James Beaton, my collaborator, re-harmonized that song. It brings out the obsession. People are very precious about classics and their favorite songs. They like what they like, they don't like any variance. I love to fuck with all of that! Some people are like, "How come Storm Large is singing with symphonies? She's a dirty punk. She's a poseur. She's a tourist." I'm like, "Look, it's music. It's like fire. You can't contain it, you can't shape it." If you look at Cole Porter's songs, a lot of them are twisted. Just because your grandparents snapped their fingers along to some of his numbers, this shit is messed up. I mean "Miss Otis Regrets!" It's so awesome. I'm just giving him a little nudge in a dark direction.

The title of the disc translates to "happiness." But happiness is in kind of a short supply in these songs.

Le Bonheur is kind of a quintuple entendre. I affectionately call my band the Boners. The band was like, "We're playing with symphonies now, you can't keep calling us that." Meanwhile I was touring with Pink Martini, and in France they say, "Le Bonheur." Boner! I get to say dick twice! Hap-penis! That became the name of the band. The happiness and joy of love is also the anguish and longing. Love songs don't often spring from a satisfied place. The best love songs are when love is over, when you've completely fucked up a perfectly good relationship and you wake up in a bunch of beer bottles, and you say, "Oh no, what have I done?" Then people pick up guitars or go to the piano, and they bleed. Those are the songs that get me. The legend of the Bad Brains song "Sacred Love" is that HR recorded that song for his girlfriend from jail! When I was 15, I was like, "That is the hottest fucking thing I've ever heard. I can't wait to have a boyfriend who goes to jail and calls me and sings!"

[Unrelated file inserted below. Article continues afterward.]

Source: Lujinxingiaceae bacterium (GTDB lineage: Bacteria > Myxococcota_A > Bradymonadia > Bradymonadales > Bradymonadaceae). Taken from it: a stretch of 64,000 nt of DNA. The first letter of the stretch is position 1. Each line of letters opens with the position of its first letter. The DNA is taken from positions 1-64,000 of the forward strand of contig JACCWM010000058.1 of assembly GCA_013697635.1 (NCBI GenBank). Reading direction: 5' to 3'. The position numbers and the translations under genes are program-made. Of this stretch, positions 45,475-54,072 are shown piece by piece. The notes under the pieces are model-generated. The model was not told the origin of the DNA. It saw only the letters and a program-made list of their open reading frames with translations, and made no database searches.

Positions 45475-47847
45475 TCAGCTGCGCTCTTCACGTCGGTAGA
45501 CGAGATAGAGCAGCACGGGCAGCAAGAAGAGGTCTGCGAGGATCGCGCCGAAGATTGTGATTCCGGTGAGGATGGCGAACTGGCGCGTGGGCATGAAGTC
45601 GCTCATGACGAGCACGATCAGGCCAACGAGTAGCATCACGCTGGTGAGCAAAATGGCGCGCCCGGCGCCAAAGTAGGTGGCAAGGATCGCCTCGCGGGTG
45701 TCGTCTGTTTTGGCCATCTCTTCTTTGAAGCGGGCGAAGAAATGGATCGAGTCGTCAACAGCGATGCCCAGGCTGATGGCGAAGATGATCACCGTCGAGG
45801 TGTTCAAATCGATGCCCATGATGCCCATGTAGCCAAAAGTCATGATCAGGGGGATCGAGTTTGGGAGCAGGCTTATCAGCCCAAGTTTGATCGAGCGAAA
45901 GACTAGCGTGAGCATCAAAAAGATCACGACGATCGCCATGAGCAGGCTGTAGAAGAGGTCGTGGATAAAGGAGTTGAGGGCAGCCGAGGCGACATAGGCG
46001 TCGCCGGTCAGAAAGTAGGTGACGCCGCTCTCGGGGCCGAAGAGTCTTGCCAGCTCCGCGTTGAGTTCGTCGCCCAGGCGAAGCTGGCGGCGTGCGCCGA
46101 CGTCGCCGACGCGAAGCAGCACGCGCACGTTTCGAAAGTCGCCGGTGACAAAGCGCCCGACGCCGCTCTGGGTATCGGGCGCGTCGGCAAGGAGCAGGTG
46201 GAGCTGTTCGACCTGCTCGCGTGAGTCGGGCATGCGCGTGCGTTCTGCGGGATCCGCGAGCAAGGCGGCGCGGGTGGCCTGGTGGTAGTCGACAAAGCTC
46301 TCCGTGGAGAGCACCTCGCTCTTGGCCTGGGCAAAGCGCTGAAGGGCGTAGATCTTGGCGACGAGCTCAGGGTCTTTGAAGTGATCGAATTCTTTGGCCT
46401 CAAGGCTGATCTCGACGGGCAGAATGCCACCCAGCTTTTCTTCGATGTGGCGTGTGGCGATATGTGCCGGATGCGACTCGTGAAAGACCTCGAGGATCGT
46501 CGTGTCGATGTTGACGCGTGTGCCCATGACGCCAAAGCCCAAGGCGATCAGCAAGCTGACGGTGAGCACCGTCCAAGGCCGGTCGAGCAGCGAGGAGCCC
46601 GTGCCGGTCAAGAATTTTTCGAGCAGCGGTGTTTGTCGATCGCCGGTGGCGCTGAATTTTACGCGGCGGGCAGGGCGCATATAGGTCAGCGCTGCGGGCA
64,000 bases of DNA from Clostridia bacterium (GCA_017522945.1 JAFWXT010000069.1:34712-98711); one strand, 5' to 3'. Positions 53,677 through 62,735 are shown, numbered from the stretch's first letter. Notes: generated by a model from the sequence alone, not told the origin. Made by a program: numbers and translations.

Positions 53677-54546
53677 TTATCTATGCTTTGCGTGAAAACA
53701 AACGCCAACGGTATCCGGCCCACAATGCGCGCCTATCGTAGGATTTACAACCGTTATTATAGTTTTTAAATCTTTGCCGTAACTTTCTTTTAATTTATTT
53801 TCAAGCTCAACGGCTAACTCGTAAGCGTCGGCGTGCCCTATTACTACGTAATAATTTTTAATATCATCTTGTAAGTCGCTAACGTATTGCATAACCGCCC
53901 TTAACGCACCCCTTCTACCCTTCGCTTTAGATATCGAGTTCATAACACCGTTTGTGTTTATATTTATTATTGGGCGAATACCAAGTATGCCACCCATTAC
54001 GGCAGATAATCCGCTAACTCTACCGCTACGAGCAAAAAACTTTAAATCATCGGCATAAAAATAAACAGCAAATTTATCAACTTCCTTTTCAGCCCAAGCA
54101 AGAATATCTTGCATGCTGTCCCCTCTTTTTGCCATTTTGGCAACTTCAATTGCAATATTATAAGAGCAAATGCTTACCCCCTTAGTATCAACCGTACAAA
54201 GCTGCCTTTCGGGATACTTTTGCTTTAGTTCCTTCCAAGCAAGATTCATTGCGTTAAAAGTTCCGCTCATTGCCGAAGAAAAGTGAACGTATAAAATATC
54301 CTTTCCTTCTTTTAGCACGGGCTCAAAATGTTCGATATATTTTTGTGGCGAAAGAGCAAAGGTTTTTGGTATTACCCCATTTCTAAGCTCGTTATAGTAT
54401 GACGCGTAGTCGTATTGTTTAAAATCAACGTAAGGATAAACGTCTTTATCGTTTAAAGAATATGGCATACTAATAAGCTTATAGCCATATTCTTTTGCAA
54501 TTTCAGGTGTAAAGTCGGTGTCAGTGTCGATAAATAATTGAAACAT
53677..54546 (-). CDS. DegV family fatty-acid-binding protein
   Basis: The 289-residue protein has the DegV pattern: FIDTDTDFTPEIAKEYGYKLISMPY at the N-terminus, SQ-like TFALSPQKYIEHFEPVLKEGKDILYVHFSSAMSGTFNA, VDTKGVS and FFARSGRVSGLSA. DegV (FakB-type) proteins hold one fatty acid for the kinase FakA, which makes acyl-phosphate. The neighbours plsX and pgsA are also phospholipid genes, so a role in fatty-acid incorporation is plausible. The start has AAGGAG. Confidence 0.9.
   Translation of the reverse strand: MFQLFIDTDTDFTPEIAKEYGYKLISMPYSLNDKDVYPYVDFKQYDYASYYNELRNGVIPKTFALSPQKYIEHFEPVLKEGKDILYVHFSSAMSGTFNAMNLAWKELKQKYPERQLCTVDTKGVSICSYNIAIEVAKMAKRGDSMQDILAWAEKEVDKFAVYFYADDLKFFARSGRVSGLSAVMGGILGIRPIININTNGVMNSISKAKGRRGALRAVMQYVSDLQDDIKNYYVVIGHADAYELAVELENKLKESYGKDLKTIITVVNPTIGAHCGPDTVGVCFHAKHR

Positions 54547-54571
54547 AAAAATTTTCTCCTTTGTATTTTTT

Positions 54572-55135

How's that working out for you?

Oh, it's great! I've had a great track record. You can read about it in my next book.

You wrote a memoir a few years ago. If there's a movie version of your book, who would you want to play you?

Oh, my God, I don't know. Brad Pitt.

I don't think he's tall enough.

Then I don't know. Maybe the young me: Elle Fanning. But she's way prettier. Somebody kind of chubby and blonde. I was a little chunk when I was a teenager.

What can people expect from one of your concerts?

I can't shut the fuck up, as you can tell. I play songs and tell stories. I try to keep it clean, especially if there are kids in the audience. I was playing in Bend, Oregon, and there were two kids in front of me. One was like eight and one was maybe 11, and I was like, "Oh, fuck!" I kept looking at the little girl, thinking, "Look kid, here's the thing. There's 800 people here tonight, but you're going to be my moral compass. If I say something upsetting, I'm just going to watch you." But it was great. I got a big hug afterwards from the little girl. Her mom said, "I knew what we were getting into. They love you and think you're great." I managed to not swear too much.